Effects of postimportation treatment of benzyladenine (BA) on vase life of imported anthurium flowers was examined after receiving the flowers in Japan and placing them either individually or together in vase solution. Cut anthuriums of two cultivars imported from Hawaii via air-freight were sprayed with 200 μg·m L–1 of BA upon arrival, and vase life of the flowers were evaluated by numerating days before observing apparent discoloration at the distal end of spadix. BA treatment significantly extended the vase life (by up to 22 d) in two cultivars in most cases during summer, but the effect was inconsistent in each cultivar when the test was done in winter. The effect of BA verified in summer was either nullified or significantly diminished by placing 10 flowers together in vase solution. In these tests, bacteria were isolated more frequently from the scape segments of bunched flowers than those of individual flowers. However, vase life was not affected when the vase solutions were inoculated with Xanthomonas axonopodis pv. dieffenbachiae. These results indicate that the postimportation BA treatment is mostly effective in extending the vase life of cut anthuriums during summer, but may not be reliable during winter in temperate regions. The preliminary evidence suggests that bacterial growth in vase solution be related to the loss of the effect of BA, but the pathogen of bacterial blight growing in the vase solution or invading the xylem of the scape is not responsible for the reduced longevity of imported anthuriums.
`Testarossa' gerbera (Gerbera jamesonii Bolus) scapes were injected with distilled water (control), or 0.3, 0.6, and 0.9 mm ACC at harvest, then held at 20 °C for 15 days in a preservative solution. PAL activity and ethylene production increased within 1 day proportionally to injected ACC. ACC injection reduced bending incidence, inhibited flower scape elongation, enhanced firmness of the flower scapes and increased vase life. Flower scapes treated with ACC reached full maturity 3 days before the end of vase life of the control, which bent before reaching full maturity.
Effects of a mixed bed ion exchange resin column on vascular blockage and vase life were studied in cut roses (Rosa hybrida L. cv. Red American beauty) by measuring blockage rates in excised stem sections and by determining water uptake, fresh weight retention, and longevity of cut roses held in distilled water. The ion exchange column inhibited vascular blockage in excised stem segments. Water uptake and retention of fresh weight of cut roses were enhanced significantly by the ion exchange column treatment, and early wilting, known as “bent neck” was inhibited.
Six carnation cultivars from Colorado and from California were cut as ¾- to 1-inch buds and shipped during each of the spring, summer, fall, and winter seasons. After arrival, usually 2 days after cutting, loose buds opened in 1–2 days at 75° F in a preservative; tighter buds sometimes required 3–4 days. A low relative humidity of 42–45% was as satisfactory as 80–85% during the few days required for opening buds. Vase life at 70° was 13–15 days when buds were opened on arrival and held continuously in a preservative, 12–14 days when stored 1 week at 40° before opening, and 7–14 days when stored 3 weeks at 32°–33°. Bud-cut carnations held in water after shipment had a vase life of 4–5 days. Some lots and cultivars were injured after 3 weeks at 32°–33° and never opened well.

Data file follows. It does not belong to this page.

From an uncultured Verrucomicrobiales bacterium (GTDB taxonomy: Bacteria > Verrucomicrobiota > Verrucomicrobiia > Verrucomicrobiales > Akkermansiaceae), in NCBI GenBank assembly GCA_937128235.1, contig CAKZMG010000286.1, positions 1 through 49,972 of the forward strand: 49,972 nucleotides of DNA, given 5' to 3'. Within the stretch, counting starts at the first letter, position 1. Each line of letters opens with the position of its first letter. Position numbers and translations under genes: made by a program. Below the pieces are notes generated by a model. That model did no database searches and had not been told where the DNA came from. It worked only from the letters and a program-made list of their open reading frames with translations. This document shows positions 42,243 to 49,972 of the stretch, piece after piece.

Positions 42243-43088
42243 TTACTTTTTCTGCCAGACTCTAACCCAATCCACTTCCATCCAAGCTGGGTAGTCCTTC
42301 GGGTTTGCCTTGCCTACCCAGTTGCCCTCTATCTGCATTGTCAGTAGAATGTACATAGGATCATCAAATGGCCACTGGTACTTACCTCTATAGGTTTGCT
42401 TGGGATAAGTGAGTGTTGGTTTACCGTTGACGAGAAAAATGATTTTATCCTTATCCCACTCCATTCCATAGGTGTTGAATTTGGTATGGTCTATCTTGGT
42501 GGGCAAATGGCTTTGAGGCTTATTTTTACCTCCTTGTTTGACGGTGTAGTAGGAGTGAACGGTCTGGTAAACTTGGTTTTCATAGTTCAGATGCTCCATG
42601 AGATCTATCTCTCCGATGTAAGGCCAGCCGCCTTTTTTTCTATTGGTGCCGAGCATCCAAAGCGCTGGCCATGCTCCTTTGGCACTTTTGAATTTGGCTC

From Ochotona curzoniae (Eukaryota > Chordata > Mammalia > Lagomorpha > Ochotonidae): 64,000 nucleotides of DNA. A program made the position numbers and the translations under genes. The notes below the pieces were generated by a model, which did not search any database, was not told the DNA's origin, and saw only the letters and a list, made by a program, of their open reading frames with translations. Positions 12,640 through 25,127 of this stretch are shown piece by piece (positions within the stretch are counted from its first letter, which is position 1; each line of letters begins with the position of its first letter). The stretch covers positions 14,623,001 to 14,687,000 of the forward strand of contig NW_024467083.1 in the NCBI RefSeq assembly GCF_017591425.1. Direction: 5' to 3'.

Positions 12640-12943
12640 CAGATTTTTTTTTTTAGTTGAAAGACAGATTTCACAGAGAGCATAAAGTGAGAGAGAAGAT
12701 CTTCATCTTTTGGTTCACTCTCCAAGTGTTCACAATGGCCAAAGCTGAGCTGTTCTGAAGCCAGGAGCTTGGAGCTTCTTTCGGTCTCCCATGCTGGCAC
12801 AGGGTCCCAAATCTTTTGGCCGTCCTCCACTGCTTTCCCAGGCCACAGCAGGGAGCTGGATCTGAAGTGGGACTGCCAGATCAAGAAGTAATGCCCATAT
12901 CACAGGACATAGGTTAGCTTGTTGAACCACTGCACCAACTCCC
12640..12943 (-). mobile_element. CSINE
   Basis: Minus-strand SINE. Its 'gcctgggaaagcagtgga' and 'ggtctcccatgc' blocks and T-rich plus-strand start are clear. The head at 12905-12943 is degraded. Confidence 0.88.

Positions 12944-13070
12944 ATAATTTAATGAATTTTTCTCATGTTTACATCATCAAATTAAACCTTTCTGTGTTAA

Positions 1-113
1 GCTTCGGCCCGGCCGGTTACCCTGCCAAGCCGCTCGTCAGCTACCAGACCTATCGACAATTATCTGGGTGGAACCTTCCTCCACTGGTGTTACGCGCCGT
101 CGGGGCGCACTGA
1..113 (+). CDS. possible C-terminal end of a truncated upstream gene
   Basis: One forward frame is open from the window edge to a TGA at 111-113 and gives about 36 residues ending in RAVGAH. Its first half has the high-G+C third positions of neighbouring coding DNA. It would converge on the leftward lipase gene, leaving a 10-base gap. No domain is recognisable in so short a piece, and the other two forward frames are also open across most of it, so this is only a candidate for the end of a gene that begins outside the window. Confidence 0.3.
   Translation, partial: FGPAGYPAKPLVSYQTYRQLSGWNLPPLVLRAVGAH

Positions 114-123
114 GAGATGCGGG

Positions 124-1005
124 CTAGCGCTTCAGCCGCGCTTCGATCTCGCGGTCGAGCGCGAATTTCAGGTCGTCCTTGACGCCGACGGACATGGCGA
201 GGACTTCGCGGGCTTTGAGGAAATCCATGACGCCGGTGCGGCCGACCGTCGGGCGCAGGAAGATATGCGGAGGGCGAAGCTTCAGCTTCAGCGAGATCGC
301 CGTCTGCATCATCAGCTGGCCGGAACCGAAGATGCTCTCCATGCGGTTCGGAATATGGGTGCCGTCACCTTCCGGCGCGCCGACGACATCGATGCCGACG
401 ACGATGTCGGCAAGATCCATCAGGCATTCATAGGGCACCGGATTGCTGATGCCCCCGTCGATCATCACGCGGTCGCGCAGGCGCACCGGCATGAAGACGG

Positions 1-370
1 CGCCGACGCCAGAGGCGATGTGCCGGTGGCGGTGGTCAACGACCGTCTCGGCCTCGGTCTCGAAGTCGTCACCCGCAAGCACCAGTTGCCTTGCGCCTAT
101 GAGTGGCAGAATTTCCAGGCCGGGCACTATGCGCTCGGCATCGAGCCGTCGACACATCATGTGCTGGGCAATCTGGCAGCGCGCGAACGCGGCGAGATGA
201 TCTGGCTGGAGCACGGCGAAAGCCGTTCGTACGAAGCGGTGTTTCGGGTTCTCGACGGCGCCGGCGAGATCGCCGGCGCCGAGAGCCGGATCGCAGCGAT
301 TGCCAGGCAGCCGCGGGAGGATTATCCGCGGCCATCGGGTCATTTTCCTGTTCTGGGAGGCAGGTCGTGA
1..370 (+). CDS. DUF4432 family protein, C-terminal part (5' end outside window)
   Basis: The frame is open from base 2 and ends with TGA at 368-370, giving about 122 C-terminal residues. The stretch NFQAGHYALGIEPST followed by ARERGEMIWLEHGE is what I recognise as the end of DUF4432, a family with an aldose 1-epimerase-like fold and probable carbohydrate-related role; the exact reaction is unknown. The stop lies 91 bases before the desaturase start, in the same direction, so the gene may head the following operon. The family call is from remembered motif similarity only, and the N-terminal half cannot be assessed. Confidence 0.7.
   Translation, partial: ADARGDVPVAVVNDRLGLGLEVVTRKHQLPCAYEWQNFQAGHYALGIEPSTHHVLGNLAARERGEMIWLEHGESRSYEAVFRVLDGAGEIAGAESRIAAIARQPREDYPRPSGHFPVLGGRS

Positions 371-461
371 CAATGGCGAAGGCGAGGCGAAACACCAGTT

Three preservatives were tested and found satisfactory for opening buds after shipment or after shipment plus storage. Use of Cornell solution (5% sucrose, 200 ppm 8-hydroxyquinoline sulfate and 50 ppm silver acetate) for opening and display usually produced the largest blooms with the longest life. Two percent “Ever-bloom” and a solution containing 3% sucrose, 400 ppm 8-hydroxyquinoline citrate and 300 ppm “Alar” were other satisfactory preservatives for use with bud-cut carnations after shipment.
Refrigerated (2 °C) controlled atmospheres significantly increased the mortality of green peach aphids [Myzus persicae (Sulzer)] and western flower thrips [Frankliniella occidentalis (Pergande)] in laboratory experiments. However, insect mortality during marine shipment in mixedload containers at 0.5 °C did not significantly increase in a controlled atmosphere. In laboratory experiments, mortality of green peach aphids ranged from 32.8% in the refrigerated control to 96.8% after storage in 0.10% O2 for 4 d followed by 7 d in 3% O2 with 5% CO2. When stored under these same conditions, western flower thrips mortality was 71% compared to 16% mortality in the refrigerated control. Following an 11-day marine shipment from California to Guam in a controlled atmosphere, vase life was extended for most of the 20 California cut-flower and foliage products compared to those shipped in the refrigerated air control.